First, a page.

Our current understanding of the Universe is incomplete. There are lot of questions still need to be answered like: why there is matter-antimatter asymmetry, the visible matter creates only 5% percent of universe, rest of universe is made of dark matter, dark energy so what is dark matter, dark energy? and many more. To find the answers of these, the Large Hadron Collider was constructed. Apart from unanswered questions of physics, the studies of proton–proton collisions, heavy-ion collisions at the LHC will provide a window onto the state of matter that existed in the early Universe, called ‘quark-gluon plasma’. When heavy ions collide at high energies they form for an instant a ‘fireball’ of such hot, dense matter that can be studied by the experiments.
The Large Hadron Collider (LHC) is the most powerful and biggest particle accelerator ever built with the aim of allowing physicists to test the predictions of different theories of particle physics and high-energy physics. This is also most complex and biggest single machine made by human. This is a masterpiece example of engineering and technology. It was built by the European Organization for Nuclear Research (CERN) between 1998 and 2008 in collaboration with over 10,000 scientists and engineers from over 100 countries, as well as hundreds of universities and laboratories.
The LHC lies in a tunnel 27 km (17 mi) in circumference, as deep as 175 m (574 ft) beneath the Franco-Swiss border near Geneva, Switzerland. Its synchrotron is designed to collide opposing particle beams of either protons at up to 14 TeV (2.24 micro-joules) per nucleon, or lead nuclei at an energy of 574 TeV (184.0J) per nucleus (5.5 TeV per nucleon-pair).
The collider tunnel contains two adjacent parallel beam-lines (or beam pipes) that intersect at four points, each containing a proton beam, which travel in opposite directions around the ring. Some 1,232 dipole magnets keep the beams on their circular path, while an additional 392 quadrupole magnets are used to keep the beams focused, in order to maximize the chances of interaction between the particles in the four intersection points, where the two beams will cross. In total, over 1,600 superconducting magnets are installed, with most weighing over 27 tonnes. Approximately 96 tonnes of liquid helium is needed to keep the magnets, made of copper-clad niobium-titanium, at their operating temperature of 1.9 K (271.25 C). Six detectors have been constructed at the LHC, located underground in large caverns excavated at the LHC’s intersection points. Two of them, the ATLAS experiment and the Compact Muon Solenoid (CMS), are large, general purpose particle detectors. A Large Ion Collider Experiment (ALICE) and LHCb, have more specific roles and the last two, TOTEM and LHCf, are very much smaller and are for very specialized research.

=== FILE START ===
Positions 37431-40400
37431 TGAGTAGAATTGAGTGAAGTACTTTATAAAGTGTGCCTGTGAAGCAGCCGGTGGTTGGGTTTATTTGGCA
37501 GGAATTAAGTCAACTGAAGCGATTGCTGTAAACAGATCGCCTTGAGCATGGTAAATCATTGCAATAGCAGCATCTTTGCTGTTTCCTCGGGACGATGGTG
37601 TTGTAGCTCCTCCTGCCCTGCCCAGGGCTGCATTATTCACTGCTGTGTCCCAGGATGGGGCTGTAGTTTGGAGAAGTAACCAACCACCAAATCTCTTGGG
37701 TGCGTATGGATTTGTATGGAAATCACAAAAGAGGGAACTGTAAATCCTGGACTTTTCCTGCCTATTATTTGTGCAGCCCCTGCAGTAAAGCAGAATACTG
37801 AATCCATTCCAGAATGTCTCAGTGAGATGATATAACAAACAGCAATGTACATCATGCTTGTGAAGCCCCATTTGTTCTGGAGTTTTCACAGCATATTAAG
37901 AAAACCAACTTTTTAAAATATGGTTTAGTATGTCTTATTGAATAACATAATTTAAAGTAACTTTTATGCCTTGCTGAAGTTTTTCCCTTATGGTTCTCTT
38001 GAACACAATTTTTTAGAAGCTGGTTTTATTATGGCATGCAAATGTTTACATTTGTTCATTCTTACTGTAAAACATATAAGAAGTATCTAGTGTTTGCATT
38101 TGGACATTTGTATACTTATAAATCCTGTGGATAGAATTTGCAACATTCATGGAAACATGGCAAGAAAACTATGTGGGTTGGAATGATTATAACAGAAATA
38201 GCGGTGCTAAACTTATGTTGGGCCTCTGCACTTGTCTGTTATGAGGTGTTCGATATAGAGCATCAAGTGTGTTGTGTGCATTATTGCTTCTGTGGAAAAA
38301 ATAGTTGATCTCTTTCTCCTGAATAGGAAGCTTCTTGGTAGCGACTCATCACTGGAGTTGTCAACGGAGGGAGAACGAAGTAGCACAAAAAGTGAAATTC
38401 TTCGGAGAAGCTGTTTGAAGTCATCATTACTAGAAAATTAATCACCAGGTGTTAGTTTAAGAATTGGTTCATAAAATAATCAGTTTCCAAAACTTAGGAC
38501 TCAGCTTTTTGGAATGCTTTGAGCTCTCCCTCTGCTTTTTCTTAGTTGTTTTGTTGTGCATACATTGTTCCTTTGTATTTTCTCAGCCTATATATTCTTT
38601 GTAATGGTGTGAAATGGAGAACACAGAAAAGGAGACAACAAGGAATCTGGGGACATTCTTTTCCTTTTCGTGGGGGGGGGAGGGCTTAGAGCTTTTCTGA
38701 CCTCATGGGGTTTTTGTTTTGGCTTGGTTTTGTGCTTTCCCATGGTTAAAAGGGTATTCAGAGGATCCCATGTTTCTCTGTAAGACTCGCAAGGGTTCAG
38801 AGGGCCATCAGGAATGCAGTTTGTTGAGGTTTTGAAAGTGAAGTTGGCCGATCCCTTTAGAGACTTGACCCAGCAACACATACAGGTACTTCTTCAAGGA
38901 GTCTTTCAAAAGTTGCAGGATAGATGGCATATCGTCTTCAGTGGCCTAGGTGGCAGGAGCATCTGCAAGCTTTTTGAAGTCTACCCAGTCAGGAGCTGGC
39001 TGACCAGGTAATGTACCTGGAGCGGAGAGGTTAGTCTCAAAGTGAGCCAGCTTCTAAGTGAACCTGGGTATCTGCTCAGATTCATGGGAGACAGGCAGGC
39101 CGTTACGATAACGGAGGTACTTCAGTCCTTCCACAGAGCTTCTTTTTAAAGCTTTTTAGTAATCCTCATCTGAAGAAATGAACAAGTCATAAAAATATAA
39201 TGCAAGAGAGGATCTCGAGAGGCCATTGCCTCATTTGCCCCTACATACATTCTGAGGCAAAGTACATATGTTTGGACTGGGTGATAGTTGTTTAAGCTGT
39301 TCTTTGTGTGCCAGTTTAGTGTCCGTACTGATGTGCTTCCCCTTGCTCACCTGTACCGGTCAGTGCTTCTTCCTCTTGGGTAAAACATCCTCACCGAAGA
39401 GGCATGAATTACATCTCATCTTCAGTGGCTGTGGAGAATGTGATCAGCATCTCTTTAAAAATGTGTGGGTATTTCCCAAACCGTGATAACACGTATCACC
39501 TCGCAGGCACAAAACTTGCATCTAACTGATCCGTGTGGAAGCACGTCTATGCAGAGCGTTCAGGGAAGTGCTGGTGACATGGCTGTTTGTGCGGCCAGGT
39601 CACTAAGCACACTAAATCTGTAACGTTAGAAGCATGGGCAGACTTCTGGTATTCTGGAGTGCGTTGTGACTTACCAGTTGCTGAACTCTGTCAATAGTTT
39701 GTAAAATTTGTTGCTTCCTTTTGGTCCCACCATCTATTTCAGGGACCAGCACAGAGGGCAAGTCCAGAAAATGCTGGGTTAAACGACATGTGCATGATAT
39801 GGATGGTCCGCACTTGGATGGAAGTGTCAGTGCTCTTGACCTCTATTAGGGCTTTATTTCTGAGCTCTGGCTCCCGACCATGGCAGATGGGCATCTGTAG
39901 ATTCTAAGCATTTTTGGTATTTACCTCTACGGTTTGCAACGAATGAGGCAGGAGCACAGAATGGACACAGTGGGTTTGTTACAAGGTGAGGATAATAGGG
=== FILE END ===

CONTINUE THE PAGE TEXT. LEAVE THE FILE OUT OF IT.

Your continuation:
The accelerator complex at CERN is a succession of machines with increasingly higher energies. Each machine injects the beam into the next one, which takes over to bring the beam to an even higher energy , and so on.
Hydrogen atom is taken from a standard bottle of hydrogen. By stripping orbiting electrons off hydrogen atoms, we get proton. Protons are injected into PS Booster (PSB) at an energy of 50 MeV from Linac2. The booster accelerates them to 1.4 GeV. The beam is then fed to Proton Synchrotron (PS) where it is accelerated to 25 GeV. Protons are then sent to the Super Proton Synchrotron (SPS) where they are accelerated to 450 GeV. They are finally transfered to the LHC (both in a clockwise and anticlockwise direction) where they are accelerated for 20 minutes to their nominal.
In LHC, beams of p-p, p-Pb and Pb-Pb are allowed to collide.
A proton contains three quarks, two up and one down which move around very close to each other. The quarks are kept together by number of gluons interacting with quarks and also with other gluns. Gluons give rise to gluon field which keeps the constituents of proton together. In Proton-Proton Collisions, two protons approach each other with relativistic speed. When two colliding protons get very close and overlap, an energetic gluon is exchanged between two of the quark of two protons. The scatter quark and two other quarks in each of the protons get separated more and more. Now a strange thing happen, the quarks cannot get separated from each-other very much because of strong gluon field. Instead of stretching the gluon fields between the quarks further, the gluon field breaks by creating a new pair of quark and anti-quark. The quarks continue to move apart from each other, once again stretching the gluon field between each other. The gluon field breaks again by forming quark and anti-quark pair. This process is repeated over and over again until all quarks are moving close together in pairs or triplets forming bound state of quark and anti-quark.
At the end of the process, initiated by exchange of a gluon between two quarks of colliding protons, four or more jets of particles create. Each jet contains dozen of particles like pions, kaons etc. When these particles pass through detectors, they interact with the detector medium and produced tracks as shown in figure below.
The experimentalist analyze and search for new physics using this data after reconstruction of tracks.